Friday, March 15, 2013

Resurrection -- Well, Sort Of

Three days ago I went out very worried. But I made it back intact. Today I went out again. Only three hours in a silent dark room after I got back, and I feel OK. I am getting better and getting there fast.


From the LA Times -- Sen. Rob Portman of Ohio has become one of the most prominent elected Republicans to announce his support for same-sex marriage, a "change of heart" that he said began when his son told him that he was gay. --

Sen. Portman's rather remarkable declaration has led to condemnation from both sides. There are those among the tolerant angry at him for taking so long to finally get here and over his previous record. There are those on the conservative side angry him for having changed his position.

I'm reminded of Abraham Lincoln. There are those who criticize him for having taken so long to finally realize that abolition was an absolute necessity. And there are those, even in this day, who criticize him for offending the South's "right" to traffic in human flesh. In Lincoln's case, I'll agree with Fredrick Douglas. Douglas said that it was terrible that it took Lincoln so long to finally get there, but, he added, at least he had finally arrived and it was pretty hard to criticize that.

Senator Portman was lost, but now is found; was blind, but now he sees. Good for him.

In the same way, I tell you, there is joy in the presence of God’s angels over one sinner who repents. -- Luke 15:10

Thursday, March 14, 2013

Pi, The Number

You've seen the movie, now memorize the number!

Actually, as the LA Times reports, it's pi appreciation day. I'm heating up a cherry about you?

Pi, one of the one of the weirdest's like infinity. The more you think about it, the stranger it gets. Say, is there a square root of negative one day?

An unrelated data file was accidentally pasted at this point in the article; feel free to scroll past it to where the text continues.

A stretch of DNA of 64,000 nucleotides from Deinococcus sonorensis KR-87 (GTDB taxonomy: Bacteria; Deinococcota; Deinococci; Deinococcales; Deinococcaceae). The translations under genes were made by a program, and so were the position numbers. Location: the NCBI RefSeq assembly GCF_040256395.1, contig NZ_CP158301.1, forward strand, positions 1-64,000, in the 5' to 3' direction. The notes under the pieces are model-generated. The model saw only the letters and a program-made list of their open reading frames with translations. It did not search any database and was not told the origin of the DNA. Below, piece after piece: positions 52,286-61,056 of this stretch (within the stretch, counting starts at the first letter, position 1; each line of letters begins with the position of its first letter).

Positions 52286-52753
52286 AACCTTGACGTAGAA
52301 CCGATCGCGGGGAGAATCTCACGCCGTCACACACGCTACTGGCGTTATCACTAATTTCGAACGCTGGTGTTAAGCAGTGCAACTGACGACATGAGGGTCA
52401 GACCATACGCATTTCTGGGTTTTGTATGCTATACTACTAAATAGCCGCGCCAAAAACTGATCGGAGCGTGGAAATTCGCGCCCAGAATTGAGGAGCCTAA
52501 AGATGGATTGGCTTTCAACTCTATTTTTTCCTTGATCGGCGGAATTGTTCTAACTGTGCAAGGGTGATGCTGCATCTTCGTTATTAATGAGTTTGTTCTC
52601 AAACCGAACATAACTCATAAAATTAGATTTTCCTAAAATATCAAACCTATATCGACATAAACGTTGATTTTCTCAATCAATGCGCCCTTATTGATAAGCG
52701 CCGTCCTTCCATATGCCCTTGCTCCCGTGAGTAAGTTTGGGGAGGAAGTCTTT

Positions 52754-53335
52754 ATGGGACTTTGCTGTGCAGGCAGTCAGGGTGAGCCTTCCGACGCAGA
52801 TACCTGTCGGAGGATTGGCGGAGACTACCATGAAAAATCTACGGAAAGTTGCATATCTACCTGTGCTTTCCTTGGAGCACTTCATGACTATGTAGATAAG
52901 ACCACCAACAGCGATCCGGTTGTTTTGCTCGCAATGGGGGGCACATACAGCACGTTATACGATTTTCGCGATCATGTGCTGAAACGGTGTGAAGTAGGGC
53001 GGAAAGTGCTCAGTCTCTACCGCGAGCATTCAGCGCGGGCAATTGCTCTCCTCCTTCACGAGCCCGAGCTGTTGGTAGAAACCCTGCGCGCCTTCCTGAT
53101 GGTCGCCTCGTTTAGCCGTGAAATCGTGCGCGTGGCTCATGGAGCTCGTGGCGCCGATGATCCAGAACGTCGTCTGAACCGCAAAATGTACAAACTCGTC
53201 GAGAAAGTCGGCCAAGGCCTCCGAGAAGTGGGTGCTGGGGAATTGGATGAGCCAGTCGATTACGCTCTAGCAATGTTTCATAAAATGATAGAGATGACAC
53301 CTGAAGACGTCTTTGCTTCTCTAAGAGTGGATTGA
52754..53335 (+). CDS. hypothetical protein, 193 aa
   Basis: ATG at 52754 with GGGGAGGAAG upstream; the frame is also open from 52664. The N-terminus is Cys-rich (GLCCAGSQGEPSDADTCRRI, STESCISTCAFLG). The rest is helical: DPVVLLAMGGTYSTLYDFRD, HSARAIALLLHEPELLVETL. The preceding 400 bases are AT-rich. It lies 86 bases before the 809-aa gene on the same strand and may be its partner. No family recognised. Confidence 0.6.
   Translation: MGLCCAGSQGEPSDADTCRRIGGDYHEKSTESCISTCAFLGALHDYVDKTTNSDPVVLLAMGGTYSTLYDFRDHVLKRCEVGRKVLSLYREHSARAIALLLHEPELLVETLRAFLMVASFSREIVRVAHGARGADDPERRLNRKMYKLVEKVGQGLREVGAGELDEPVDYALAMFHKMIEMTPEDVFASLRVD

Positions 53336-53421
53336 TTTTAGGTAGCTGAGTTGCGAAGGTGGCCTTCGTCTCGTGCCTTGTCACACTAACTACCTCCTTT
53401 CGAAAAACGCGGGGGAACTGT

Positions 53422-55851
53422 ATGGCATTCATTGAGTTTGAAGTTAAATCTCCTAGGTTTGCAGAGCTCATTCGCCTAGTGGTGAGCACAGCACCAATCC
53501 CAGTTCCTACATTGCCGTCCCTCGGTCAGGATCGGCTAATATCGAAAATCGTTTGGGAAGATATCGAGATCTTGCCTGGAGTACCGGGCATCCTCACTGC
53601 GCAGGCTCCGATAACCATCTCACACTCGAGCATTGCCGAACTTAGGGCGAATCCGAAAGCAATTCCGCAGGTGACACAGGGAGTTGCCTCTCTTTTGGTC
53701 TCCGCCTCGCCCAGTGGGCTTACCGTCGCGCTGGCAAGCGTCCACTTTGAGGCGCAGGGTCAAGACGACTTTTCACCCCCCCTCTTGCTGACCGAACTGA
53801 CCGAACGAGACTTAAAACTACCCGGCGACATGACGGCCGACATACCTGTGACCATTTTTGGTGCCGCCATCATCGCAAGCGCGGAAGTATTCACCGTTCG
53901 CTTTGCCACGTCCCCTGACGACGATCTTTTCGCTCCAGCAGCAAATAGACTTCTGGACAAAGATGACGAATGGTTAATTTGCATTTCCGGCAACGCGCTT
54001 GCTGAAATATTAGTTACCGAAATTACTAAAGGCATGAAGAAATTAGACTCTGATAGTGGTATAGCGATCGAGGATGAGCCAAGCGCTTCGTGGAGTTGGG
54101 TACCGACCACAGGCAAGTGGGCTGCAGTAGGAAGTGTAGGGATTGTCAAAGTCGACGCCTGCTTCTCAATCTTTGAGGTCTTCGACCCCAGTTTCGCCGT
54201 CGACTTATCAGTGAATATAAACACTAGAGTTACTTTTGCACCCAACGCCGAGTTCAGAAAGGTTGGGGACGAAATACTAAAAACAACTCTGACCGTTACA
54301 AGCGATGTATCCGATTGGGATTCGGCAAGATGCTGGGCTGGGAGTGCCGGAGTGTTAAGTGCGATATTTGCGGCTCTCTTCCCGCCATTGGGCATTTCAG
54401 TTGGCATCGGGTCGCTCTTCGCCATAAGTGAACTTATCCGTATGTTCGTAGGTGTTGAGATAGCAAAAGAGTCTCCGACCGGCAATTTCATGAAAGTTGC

Tuesday, March 12, 2013

Run ol' hare

Run ol' hare

Who sees in secret

Run ol' hare

Who knows what's coming

Run ol' hare

If I was a ol' hare

I'd run too


Man the barricades! Once more, dear friends, into the breach! And other expressions of valor, courage and risk-taking!

I'm about to undertake a dangerous assignment, an odyssey into the unknown. In the past five weeks, I left the house only twice, not counting walks to the mailbox. The first trip triggered the worst vertigo attack in years. The second was a necessity two weeks later as I was out of bread and Ritz, essentials when I have difficulty getting upstairs to the kitchen. Surprisingly, it wasn't bad. Still, vertigo resumed, the next day.

I am now running low on supplies and think I can make the trip without restarting the whole mess. If religious, pray for me, if not, send good vibes via the fifth dimension.

I'm going in!

Sunday, March 10, 2013

Daylight Savings Time, Money Wasting Time

It's time for my bi-annual rant . We are returning to daylight savings time, more accurately known as money wasting time. As reported in Scientific American, September 2010, daylight savings time in recent studies has been shown to result in more electricity use in regions of Indiana which observe daylight savings time than in regions of Indiana which do not. In other words, we may be saving daylight, but we are wasting money.

Other studies have shown that because of the enforced change of times we are creating an artificial jet lag for hundreds of millions of Americans. This results in more traffic accidents, depression, and even heart attacks. This grim picture doesn't even take a look at the wasted man-hours due to the nationally mandated jet lag.

In short daylight savings time is a program that only Congress could love. It is nothing but destructive. It has zero benefits and many negative effects. It is is all bad for the country. That's why it's so important.

Friday, March 8, 2013

Let There be Peace on Earth

and let it begin with my birdfeeder.

Two days ago new peace treaty was finally struck. It's not about to make a big difference on the world scene, but it's a rather nice development in this household. A couple of months ago, I broke down and bought a new feeder for the hummingbirds. It didn't take them long to notice it was there and it didn't take much longer than that for one in particular to stake the area out as his territory.

So far, so perfectly normal. The difference was quite surprising to me. For the dozen or so years I've been doing this I've had a lot of hummingbirds out there. Usually they quickly get accustomed to me and I have even felt the breeze from their wings as they've hovered around my hands when I go out to refresh the supply of nectar for them.